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DEDICATION.

TO

RICHARD MARQUESS WELLESLEY, K.G.

ETC. ETC. ETC.

In compliance with the wishes of the friends of the Abolition, I have revised the report of this speech, in order that the facts which I yesterday brought before Parliament, and which all admitted to be truly stated, nay, to have been rather understated than exaggerated, may be made known through the country. I believe these pages contain, as nearly as it is possible, what I spoke in my place.

To your Lordship they are inscribed with peculiar propriety, because you are one of the oldest and most staunch friends of this great question, and because your animated descriptions of the Parliamentary struggles in its behalf, at which you have assisted, and of the eloquence of other times which it called forth, have formed one of the most interesting of the many

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conversations we have had upon the scenes of your earlier life. My own recollections do not reach so far back; but I have now been a zealous, though humble labourer, in the same cause upwards of six and thirty years; and it is truly melancholy to reflect that the Slave Trade still desolates Africa, while it disgraces the civilized world, hardly covering with less shame those who suffer, than those who perpetrate the enormous crime.—May we hope that at length the object of our wishes is about to be attained !

This Dedication is offered without your permission having been asked. It gives me an opportunity of faintly expressing that admiration of your truly statesman-like genius which all your countrymen feel who have marked your illustrious career in Europe as well as Asia ; and that gratitude for your past services which in the public mind never can exceed the affection of your private friends.

But I will confess that another motive contributes to this intrusion upon your retirement. During the years that the controversy has lasted, I have written and published many volumes upon it; this is the first page to which I have set my name; and I naturally feel desirous that it should have the advantage of appearing in company with one so incomparably more eminent.

BROUGHAM.

January 30,

1838,

SPEECH.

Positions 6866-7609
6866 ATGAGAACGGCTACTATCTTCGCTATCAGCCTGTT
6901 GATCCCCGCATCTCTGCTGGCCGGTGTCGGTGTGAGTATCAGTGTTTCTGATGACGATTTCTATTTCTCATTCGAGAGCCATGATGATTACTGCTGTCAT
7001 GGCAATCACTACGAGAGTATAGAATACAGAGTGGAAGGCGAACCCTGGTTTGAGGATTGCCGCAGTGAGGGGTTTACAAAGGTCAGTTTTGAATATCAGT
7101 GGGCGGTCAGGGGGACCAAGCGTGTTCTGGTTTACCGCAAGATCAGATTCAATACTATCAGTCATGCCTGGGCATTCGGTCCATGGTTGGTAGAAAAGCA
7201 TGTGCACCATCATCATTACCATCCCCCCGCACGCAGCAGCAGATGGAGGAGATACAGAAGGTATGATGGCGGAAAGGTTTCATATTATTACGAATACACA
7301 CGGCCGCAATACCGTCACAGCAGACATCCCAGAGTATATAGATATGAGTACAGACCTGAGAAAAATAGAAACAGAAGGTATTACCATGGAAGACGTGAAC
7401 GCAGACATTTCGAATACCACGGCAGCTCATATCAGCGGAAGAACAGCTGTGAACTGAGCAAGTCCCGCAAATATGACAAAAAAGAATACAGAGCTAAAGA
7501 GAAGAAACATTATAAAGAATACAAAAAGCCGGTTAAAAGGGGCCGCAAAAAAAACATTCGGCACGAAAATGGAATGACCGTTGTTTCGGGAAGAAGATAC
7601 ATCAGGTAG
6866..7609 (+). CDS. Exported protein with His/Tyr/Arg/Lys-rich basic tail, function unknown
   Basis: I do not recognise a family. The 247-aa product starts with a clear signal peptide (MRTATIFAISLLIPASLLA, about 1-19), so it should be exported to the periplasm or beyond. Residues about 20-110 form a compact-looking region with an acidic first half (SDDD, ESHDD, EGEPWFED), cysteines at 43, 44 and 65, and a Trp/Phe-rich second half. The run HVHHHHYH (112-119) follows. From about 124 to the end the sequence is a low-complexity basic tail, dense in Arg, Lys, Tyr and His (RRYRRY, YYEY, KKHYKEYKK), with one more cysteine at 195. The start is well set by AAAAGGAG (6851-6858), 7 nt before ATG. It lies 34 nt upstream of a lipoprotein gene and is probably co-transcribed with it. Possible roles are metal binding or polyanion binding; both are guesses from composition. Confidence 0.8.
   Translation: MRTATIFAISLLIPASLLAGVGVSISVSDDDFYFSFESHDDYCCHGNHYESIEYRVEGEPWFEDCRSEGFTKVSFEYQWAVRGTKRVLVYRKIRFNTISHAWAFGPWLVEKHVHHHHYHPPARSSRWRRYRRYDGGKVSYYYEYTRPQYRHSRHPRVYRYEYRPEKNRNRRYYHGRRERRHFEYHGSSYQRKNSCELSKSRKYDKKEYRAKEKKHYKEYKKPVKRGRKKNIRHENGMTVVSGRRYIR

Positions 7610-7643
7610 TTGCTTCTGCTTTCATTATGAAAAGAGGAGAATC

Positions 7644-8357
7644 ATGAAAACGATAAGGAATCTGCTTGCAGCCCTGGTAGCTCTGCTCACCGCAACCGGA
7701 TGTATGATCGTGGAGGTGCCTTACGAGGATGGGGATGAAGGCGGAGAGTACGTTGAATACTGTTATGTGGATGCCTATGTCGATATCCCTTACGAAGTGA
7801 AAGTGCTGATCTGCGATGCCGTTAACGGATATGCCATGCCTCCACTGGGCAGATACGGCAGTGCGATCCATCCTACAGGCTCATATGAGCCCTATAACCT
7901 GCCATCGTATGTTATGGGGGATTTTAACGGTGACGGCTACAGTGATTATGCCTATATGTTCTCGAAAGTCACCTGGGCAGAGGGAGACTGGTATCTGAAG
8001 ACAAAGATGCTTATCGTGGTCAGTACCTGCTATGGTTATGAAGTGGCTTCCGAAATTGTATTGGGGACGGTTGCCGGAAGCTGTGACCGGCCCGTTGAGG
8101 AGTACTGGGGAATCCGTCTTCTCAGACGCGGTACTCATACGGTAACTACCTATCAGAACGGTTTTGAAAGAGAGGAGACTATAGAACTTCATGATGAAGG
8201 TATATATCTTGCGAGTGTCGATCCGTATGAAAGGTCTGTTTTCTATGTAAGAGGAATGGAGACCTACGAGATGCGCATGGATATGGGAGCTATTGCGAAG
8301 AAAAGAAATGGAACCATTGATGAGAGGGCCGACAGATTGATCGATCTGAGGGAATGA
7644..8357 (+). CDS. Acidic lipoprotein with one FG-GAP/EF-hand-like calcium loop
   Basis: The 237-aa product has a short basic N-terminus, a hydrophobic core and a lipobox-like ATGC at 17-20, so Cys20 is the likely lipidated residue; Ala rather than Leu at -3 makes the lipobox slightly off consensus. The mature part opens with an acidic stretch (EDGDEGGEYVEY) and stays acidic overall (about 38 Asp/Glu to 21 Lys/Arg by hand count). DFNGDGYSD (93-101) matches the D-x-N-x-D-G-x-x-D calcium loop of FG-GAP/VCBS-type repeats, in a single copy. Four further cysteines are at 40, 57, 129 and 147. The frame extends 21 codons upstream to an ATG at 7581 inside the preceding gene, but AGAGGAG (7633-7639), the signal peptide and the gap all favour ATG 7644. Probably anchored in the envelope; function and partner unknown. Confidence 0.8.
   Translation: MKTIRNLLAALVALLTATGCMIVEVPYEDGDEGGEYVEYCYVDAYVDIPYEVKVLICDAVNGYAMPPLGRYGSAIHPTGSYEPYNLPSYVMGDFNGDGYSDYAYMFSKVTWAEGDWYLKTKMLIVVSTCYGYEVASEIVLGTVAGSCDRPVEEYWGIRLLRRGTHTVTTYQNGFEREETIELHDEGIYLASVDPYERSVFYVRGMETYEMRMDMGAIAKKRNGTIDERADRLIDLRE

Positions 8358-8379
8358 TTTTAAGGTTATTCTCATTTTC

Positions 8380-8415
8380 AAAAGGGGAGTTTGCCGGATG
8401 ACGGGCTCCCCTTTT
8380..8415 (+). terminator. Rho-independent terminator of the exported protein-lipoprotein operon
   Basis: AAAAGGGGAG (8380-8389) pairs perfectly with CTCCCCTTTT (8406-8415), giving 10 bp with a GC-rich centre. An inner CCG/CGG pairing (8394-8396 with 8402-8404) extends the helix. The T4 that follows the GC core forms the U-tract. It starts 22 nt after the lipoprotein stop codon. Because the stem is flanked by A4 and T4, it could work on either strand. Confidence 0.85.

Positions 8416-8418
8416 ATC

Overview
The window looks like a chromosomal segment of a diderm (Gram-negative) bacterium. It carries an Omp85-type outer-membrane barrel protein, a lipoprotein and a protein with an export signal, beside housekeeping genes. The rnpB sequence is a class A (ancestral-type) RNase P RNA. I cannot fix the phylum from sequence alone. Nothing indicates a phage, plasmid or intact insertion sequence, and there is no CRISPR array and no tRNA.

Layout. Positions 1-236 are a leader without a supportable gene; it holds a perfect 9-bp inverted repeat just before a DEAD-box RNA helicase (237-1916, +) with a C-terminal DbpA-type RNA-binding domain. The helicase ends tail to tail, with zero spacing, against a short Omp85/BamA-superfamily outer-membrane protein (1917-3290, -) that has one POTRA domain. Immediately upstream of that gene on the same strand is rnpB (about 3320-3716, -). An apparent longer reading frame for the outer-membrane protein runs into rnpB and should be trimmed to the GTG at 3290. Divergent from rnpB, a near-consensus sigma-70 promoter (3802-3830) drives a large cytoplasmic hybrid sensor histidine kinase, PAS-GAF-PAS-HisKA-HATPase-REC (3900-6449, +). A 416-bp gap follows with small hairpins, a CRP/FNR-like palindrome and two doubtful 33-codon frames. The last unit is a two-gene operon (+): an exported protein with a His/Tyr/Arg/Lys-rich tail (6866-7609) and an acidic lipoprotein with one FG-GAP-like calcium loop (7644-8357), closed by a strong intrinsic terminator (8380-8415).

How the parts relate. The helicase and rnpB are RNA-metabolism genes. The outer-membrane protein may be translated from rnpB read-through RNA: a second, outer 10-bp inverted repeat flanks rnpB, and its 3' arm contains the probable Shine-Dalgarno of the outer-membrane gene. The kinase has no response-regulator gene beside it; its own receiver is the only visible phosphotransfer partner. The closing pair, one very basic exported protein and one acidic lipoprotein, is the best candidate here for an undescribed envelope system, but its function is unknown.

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MY LORDS,—I hold in my hand a petition from a numerous and most respectable body of your fellow citizens--the inhabitants of Leeds. Between 16 and 17,000 of them have signed it, and on the part of the other inhabitants of that great and flourishing community, as well as of the country at large in which it is situated, I can affirm with confidence that their statements and their prayer are those of the whole province whose people I am proud to call my friends, as it was once the pride of my life to represent them in Parliament. They remind your Lordships that between 18 and 19 millions have been already paid, and the residue of the 20 millions is in a course of payment to the holders of Slaves for some loss which it was supposed their property would sustain by the Emancipation Act; whereas, instead of a loss they have received a positive gain ; their yearly revenues are increased, and the value of their estates has risen in the market. Have not these petitioners—have not the people of England a right to state, that but for the firm belief into which a generous Parliament and a confiding country were drawn, that the Bill of 1833 would occasion a loss to the Planter, not one million, or one pound, or one penny of this enormous sum would ever have been granted to the owners of the slaves ? When it is found that all this money has been paid for nothing, have we not an equal right to require that whatever can be done on the part of the planters to further a measure which has already been so gainful to them, shall be performed without delay? Have we not an undeniable right to expect for the sake, not more of humanity towards the Negroes, than of strict justice to those whose money was so paid for nothing, under a mere error in fact, that we, we who paid the money, shall obtain some compensation? And as all we ask is, not a return of it, not to have the sums paid under mistake refunded, but only the bargain carried into full effect, when the Colonial Legislatures refuse to perform their part, are we not well entitled to eompel them? In a word, have not the people of England a right to demand that the Slavery which still exists under the name of Indentured Apprenticeship, shall forthwith cease, all pretext for continuing it, from the alleged risk of the sudden change or the Negro's incapacity of voluntary labour, having been triumphantly destroyed by the universal and notorious fact of the experiment of total emancipation having succeeded wherever it has been tried, and of the Negro working cheerfully and profitably where he has been continued an apprentice? In presenting this petition from Yorkshire, and these thirteen others from various parts of the country, I have the honour of giving notice, that as soon as the unfortunate and pressing question of Canada shall have been disposed of by the passing or the rejection of the Bill expected from the Commons, that is, in about a week or ten days, I shall submit a motion to your Lordships with the view of enabling you to comply with the earnest prayer of your countrymen, by fixing the period of complete emancipation on the first of August in this year, instead of 1840.

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